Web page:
“Why are you leaving me alone? You are my only child. The only reminder I have of your father. Please, stay with me.”    
“No. I don’t want to turn out to be just nobody. I have to become something useful. Look at me now. Do you recognise that once upon a time teenage girl who loved economics and politics? The one who wanted to raise her voice to people out there. Do you see that girl who followed on country’s budget each and every year?”                                                                                                                

“Does it matter? You are still my child.”    
“You must know that your child wants to change that habit of sitting on the molehill the whole day by doing something she loves.” She said and looked at her weeping mother. When Mrs Chabalala thought, she was all to blame for her daughter’s four year unemployment, Rorisang thought that it all it had stopped because she had stopped as well. The economic currency had not changed at all-it  bounced from a serious deflation to critical but stable. The expected development in various sectors had not yet been fulfilled. The same corruption government. Same egotistical opposition parties. And the same ruling party executive committee. Most importantly people’s programmed consciousness.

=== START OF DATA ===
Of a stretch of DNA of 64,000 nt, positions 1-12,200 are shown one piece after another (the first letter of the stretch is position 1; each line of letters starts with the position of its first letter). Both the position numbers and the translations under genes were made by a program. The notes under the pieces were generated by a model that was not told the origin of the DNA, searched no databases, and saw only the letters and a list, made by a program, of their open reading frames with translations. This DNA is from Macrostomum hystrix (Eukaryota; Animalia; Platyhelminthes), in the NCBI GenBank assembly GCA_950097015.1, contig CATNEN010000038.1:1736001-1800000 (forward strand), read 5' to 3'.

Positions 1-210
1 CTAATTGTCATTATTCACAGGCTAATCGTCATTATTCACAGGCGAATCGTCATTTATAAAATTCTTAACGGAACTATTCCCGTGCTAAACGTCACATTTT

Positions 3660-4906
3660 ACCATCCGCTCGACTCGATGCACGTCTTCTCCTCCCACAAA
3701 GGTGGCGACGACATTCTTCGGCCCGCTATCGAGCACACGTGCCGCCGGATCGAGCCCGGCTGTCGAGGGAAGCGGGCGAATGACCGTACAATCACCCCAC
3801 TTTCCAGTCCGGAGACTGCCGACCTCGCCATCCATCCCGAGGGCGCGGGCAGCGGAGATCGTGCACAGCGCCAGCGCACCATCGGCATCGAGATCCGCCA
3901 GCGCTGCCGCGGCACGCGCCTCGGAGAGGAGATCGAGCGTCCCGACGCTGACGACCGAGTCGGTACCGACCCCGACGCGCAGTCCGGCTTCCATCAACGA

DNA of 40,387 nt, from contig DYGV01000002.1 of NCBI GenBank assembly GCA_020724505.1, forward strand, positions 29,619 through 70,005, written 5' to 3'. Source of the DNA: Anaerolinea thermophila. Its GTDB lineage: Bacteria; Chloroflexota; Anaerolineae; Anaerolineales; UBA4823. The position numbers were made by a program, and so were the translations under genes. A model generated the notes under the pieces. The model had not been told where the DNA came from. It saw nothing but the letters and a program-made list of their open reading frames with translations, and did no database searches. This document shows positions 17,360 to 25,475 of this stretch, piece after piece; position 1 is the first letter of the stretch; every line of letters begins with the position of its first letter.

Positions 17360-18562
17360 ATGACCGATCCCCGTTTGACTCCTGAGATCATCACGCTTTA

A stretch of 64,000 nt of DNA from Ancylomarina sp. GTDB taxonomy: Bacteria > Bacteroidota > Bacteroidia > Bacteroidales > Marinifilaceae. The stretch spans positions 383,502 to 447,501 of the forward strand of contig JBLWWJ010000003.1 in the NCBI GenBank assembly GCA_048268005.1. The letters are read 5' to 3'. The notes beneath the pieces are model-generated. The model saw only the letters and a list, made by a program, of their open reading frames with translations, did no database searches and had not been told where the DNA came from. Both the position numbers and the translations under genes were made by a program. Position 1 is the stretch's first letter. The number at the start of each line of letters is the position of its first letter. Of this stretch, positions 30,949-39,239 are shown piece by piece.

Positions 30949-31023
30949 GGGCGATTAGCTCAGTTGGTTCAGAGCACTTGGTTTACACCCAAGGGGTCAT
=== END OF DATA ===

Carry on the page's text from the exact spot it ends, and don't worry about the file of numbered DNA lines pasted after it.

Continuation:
She could change that, she thought. As she walked out of her home journeying to the core of her dreams, she looked back to witness Mrs Chabalala with hands on her head. She thought, would her mother’s companions stop visiting since she’d be away or keep on coming to be updated by her life. She wouldn’t know. What she knew was even when she returned back home, that little worn out molehill, would be the last thing she’d rest on.